pitter pat, pitter pat, shuffle, shuffle, shuffle, shuffle, pitter pat, pitter pat.
Glancing at the clock I note it is 3:57 AM, a little later than usual.
In automatic response to the oh so familiar sound of little feet jumping to the floor and then making their way across the house to my room, I tuck my knees to open up “his spot” at the foot of our bed. It’s just what we do around here in the wee hours.
We didn’t exactly plan to share a bed with him for the long haul. It’s just that when he came home, 3 1/2 years and another adoption ago, we were both book and experience savvy on ways to promote bonding. With him, as with his three older siblings, we used bottles in the toddler age, wore them in carriers until our backs ached, practiced cocooning upon arrival home, and coslept with each of them until they gave signs that they were ready to move to their own bed. Co-sleeping with the older set ranged from one to five months.
But this little one? He’s been with us nearly 1300 nights now… and it took us about five of those to realize co-sleeping can be a full contact sport. Simply put, we share a bed with a tiny tornado. In that time there have been 20 or so nights that he was so exhausted that he slept the entire night in his own bed (in a room he shares with his older brother).
At this point I have dark circles accentuating the dark circles under my eyes. The days I nap with my youngest outnumber those that I don’t. I’m not sure I remember anymore what a night of uninterrupted sleep is like. I’ve discovered that my memory just isn’t what it used to be.
Interestingly enough, everyone has advice on how to keep him in his own room. Out of desperation I’ll even admit we’ve tried some of the reward based methods, like sticker charts, tattoos, and the lure of special treats with breakfast. And he wants to, he really does. Some nights he even holds my face in his hands, looks straight into my eyes and says that he’s going to do his very best that night.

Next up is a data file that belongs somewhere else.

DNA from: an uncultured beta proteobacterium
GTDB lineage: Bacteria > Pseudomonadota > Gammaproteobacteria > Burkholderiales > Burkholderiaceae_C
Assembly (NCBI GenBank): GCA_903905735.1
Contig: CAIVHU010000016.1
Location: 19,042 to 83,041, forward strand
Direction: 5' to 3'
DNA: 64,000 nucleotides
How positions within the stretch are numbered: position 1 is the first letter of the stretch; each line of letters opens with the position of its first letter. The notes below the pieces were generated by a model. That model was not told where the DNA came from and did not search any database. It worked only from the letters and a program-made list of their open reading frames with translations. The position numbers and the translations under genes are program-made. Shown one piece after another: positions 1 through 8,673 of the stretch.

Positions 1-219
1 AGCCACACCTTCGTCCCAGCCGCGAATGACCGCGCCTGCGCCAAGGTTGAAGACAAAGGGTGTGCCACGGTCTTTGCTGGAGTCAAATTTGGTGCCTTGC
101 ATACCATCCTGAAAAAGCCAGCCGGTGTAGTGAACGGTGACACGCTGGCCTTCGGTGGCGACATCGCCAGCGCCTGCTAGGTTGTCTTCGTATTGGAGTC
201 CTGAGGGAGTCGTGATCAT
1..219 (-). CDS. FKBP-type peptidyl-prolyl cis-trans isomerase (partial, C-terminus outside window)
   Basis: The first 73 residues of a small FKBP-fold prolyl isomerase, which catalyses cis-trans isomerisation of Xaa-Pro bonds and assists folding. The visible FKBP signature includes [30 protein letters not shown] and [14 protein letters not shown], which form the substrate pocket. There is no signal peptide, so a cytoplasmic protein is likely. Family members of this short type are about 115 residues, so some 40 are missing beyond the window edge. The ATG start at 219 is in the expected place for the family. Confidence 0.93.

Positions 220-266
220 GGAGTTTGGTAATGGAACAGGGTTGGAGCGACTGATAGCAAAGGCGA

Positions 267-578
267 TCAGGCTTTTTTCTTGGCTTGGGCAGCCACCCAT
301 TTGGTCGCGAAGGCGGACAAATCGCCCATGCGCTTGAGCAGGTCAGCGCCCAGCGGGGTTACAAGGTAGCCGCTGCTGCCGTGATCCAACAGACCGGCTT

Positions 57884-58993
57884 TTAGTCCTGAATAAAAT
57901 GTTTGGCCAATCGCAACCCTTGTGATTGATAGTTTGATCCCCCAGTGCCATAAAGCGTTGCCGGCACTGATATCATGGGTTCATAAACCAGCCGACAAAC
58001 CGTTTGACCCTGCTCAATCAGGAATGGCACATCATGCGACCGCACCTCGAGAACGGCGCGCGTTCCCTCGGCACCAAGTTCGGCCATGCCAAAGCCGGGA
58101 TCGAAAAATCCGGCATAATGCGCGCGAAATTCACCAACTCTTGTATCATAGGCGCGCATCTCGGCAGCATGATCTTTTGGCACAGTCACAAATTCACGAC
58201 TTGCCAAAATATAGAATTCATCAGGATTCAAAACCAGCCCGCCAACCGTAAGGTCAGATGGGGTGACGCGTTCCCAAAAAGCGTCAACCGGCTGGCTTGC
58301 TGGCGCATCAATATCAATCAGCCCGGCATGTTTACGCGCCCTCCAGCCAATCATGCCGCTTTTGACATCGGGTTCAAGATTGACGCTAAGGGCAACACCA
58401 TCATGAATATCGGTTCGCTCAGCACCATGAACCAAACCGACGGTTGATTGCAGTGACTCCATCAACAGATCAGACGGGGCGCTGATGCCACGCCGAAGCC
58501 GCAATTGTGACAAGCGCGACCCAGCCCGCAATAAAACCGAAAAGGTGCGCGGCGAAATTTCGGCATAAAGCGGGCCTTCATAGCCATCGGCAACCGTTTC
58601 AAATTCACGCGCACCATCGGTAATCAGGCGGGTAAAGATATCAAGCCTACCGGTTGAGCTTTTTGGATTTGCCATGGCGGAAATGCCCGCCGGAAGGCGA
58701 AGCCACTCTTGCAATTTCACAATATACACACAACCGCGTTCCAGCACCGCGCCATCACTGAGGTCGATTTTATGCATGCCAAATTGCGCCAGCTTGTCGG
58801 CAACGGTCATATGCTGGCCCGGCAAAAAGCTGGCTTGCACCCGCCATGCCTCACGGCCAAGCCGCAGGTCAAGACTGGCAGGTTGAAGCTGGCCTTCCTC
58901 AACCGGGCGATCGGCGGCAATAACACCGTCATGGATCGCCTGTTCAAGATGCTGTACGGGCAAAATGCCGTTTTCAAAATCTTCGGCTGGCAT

But 9 out of 10 nights, he’s at the foot of my bed by 3:30.
I’ve been advised to let him cry it out, to take him back to his bed as many times as it takes, and even been told to put up a baby gate to keep him from leaving his room. Keep him in his room when he needs the simple power of reassuring touch? Um, no.
As much as I love my sleep, him coming to our room is simply something I’ve come to terms with. He, like my other four children, comes from “hard places”. For each child, the background plays out differently. Combine his heart history with the fact that I need both hands to count the number of times his surroundings and primary caretakers changed before he came to us at not quite three years of age and you have a little guy who needs extra reassurance that everything he’s come to know isn’t going to suddenly change again. Add vivid, troubling dreams to the equation and you’ve got a little guy who draws comfort from the power of touch in the wee hours of the night.
Crazy thing is, if you were to ask me, “What is the hardest thing about being an adoptive parent?” and “What is the most sacred thing about being an adoptive parent?”, I’d probably answer both with having a child who needs me through the night. I’m exhausted and yet being part of his redemption story is one of the greatest gifts I’ve been given.
And so when the pitterpat of familiar footsteps in the wee hours brings the following question and answer, I respond differently than I expected I would before my heart learned to listen to the need at hand.
“Did you have a scary dream?”
“No. (pause) I just didn’t have a grown up to hold me.”
Before I would have given a quick hug and sent the child back to his bed. But now I understand what it takes to fill his emotional tank and instead give the following reply.
“Snuggle in, little one.”
One day, all too soon, I’m going to miss this. That’s when I guess I will sleep again…
— photo by Tish Goff